Pam Buisa was one of the organizers for a Black Lives Matter rally last year in Victoria. The Olympic athlete is now using her voice to address the issue of homelessness. (Black Press Media file photo)

Pam Buisa was one of the organizers for a Black Lives Matter rally last year in Victoria. The Olympic athlete is now using her voice to address the issue of homelessness. (Black Press Media file photo)

Olympic rugby player helping bring essential items to Island’s unhoused

Pam Buisa wants to break down the stigma of homelessness and support the city’s vulnerable people

Summer 2020 was set to be the first time Pamphinette Buisa’s cleats would dig into the turf on the Olympic stage. However, the Canadian rugby sevens player started working in a hotel after COVID-19 postponed the Tokyo Games.

The sudden change shook the Victoria athlete’s reality, but when the hotel where she was working became a temporary housing space, she met people whose world had been impacted far more than her own.

It was hearing from those people, who share the city she now calls home, about how they couldn’t afford rent or lost their jobs due to the pandemic that turned Buisa’s focus to homelessness.

“I think that was the biggest eye-opener for me and that’s why a lot of my continued community organizing has centred around community care,” Buisa said.

She’s one of three members of the sevens team involved in a small group — made up of Caroline Crossley, Charity Williams, Caleb Asfaw, Vanessa Simon, Ciel Arbour Boehme and Percy Percival-Patersonthat’s — that’s raising funds to get necessary items — like batteries, warm clothes, food and water — to the city’s unhoused.

The Stand with Meegan GoFundMe is almost two-thirds of the way to its $15,000 goal and aims to provide Beacon Hill’s vulnerable population with resources they may not be receiving from government programs.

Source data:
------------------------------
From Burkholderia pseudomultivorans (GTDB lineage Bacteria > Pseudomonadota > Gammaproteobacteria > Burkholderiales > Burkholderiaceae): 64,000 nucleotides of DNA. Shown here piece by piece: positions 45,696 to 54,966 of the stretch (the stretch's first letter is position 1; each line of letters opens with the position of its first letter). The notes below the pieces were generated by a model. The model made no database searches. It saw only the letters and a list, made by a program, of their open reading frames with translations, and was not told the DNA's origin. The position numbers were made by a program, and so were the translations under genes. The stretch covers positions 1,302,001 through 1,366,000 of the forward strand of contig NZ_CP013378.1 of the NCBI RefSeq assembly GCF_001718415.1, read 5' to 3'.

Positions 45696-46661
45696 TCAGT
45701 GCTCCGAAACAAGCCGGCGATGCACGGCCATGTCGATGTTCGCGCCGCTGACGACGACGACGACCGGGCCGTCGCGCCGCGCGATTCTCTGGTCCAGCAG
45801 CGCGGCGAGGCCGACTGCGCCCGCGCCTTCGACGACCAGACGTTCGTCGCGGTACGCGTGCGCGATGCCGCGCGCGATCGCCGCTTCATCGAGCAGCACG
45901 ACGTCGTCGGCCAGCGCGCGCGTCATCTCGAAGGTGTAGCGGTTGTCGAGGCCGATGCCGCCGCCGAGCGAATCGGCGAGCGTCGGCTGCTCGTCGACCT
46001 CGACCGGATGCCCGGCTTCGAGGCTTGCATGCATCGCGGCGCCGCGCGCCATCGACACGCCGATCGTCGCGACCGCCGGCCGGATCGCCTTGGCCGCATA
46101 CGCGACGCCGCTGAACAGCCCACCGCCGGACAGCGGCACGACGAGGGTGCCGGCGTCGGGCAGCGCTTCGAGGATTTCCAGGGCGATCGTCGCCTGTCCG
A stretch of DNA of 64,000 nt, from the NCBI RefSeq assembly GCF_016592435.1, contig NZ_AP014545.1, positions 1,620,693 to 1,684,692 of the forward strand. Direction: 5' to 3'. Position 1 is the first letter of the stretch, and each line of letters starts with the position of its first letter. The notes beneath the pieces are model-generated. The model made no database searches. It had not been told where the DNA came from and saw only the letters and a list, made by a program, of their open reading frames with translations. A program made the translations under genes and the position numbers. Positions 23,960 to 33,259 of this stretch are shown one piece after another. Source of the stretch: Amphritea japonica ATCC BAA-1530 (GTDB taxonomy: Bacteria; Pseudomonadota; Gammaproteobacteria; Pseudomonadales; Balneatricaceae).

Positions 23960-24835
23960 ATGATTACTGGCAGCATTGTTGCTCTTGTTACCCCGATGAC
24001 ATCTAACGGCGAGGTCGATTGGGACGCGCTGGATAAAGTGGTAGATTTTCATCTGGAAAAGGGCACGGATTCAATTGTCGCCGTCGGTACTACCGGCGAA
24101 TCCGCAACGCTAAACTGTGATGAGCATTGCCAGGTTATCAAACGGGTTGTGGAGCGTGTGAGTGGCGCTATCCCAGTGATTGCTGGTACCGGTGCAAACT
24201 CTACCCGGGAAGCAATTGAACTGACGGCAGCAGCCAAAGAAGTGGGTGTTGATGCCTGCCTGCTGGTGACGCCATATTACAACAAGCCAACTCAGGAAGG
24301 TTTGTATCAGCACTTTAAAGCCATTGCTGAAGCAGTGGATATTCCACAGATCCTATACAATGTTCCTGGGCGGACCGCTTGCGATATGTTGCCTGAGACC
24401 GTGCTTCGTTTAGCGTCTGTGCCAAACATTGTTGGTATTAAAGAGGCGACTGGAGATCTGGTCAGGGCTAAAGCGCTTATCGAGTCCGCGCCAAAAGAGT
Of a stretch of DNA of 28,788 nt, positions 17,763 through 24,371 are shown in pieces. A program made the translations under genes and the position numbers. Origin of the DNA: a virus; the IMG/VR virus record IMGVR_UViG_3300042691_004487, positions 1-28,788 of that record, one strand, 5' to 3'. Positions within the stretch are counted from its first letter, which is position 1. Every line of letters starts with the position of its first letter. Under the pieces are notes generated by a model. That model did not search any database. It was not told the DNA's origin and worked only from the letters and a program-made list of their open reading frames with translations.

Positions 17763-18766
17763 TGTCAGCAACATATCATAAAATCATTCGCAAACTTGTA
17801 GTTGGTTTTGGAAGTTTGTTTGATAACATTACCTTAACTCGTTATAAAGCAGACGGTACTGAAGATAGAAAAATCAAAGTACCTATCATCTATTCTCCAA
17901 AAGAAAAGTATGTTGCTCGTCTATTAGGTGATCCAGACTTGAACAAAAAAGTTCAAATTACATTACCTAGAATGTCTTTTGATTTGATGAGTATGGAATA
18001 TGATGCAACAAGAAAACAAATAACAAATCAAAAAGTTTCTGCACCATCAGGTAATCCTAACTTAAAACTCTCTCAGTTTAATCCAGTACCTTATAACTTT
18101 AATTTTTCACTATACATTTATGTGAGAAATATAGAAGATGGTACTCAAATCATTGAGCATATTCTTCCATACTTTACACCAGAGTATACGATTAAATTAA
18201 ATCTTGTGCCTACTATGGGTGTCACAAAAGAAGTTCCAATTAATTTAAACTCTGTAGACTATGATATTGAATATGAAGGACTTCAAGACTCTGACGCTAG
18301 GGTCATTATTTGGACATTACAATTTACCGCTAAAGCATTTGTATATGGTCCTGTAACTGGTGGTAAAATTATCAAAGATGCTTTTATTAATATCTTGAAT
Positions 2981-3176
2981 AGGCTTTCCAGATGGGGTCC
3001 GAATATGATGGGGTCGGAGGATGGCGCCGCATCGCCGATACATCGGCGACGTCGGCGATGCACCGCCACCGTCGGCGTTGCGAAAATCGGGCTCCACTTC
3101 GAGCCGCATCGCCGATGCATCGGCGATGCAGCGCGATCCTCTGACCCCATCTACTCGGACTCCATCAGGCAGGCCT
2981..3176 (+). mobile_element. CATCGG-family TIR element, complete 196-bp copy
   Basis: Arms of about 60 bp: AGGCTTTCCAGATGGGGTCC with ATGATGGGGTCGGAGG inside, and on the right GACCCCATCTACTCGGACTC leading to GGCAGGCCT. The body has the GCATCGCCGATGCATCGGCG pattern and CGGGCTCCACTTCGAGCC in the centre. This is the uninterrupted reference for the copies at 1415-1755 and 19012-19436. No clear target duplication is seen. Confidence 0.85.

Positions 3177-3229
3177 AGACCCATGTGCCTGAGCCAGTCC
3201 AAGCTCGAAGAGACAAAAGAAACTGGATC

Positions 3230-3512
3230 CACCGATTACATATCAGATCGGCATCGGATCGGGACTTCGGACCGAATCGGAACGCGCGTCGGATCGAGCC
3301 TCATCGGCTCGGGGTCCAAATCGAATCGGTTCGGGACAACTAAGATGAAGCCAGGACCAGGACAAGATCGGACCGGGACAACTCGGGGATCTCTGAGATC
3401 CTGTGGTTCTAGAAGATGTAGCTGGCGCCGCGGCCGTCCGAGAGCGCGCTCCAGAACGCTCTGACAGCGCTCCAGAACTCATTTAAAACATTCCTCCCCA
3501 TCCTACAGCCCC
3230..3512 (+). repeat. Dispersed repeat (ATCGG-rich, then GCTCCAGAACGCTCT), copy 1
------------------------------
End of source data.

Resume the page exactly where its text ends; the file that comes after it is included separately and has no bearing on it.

READ: Victoria, province won’t meet March 31 goal of sheltering encampment residents

Though the need was already there, Buisa said the pandemic accelerated and amplified impacts on low-income and unhoused people. She’s worried about what will happen to people when the city reinstates a bylaw that prohibits 7 a.m. to 7 p.m. public camping.

“COVID-19 is still here, so if people are not in housing and they’re not in homes, what’s going to happen?” she said. “Having to displace yourself with not knowing a sort of solution is something that is terrifying to a lot of people.”

Buisa hears these concerns when she and her friends go to Beacon Hill to talk with people there. For her, it comes down to just showing up, whether that’s helping people get essentials or just being there as a friend.

“When we’re talking about decisions in certain spaces, we exclude those who we’re creating that care for,” she said. “Whenever we’re making decisions about how we’re going to treat the homeless, how many times are we consulting the homeless.”

Pam Buisa, one of the organizers of last summer’s Black Lives Matter event, lifts her first in solidarity with the movement.

Breaking down the stigma of homelessness takes looking past the surface, Buisa said.

“Often times we see someone who’s unhoused or talk to someone who’s unhoused and just make assumptions of why they’re there,” she said. “We’re not that different, but the different opportunities that we’ve been extended really affect how you move and continue to operate in today’s society.”

Buisa said the sevens squad’s preparation is ramping up ahead of the Tokyo Games. While the pandemic isolated the teammates, being together everyday again has Buisa taking stock of what she previously overlooked. It’s made her see how much she values the time between matches, like the highs and lows and of grueling training sessions, being annoyed by a teammate or simply laughing with each other.

“I realized how much I missed it and how important it is to capitalize on every moment. It’s the everyday of seeing each other and the joys of that,” she said, adding the team is ready to go for gold.

“It’s going to be a very different Olympics, but I also know it’s going to be our Olympics.”

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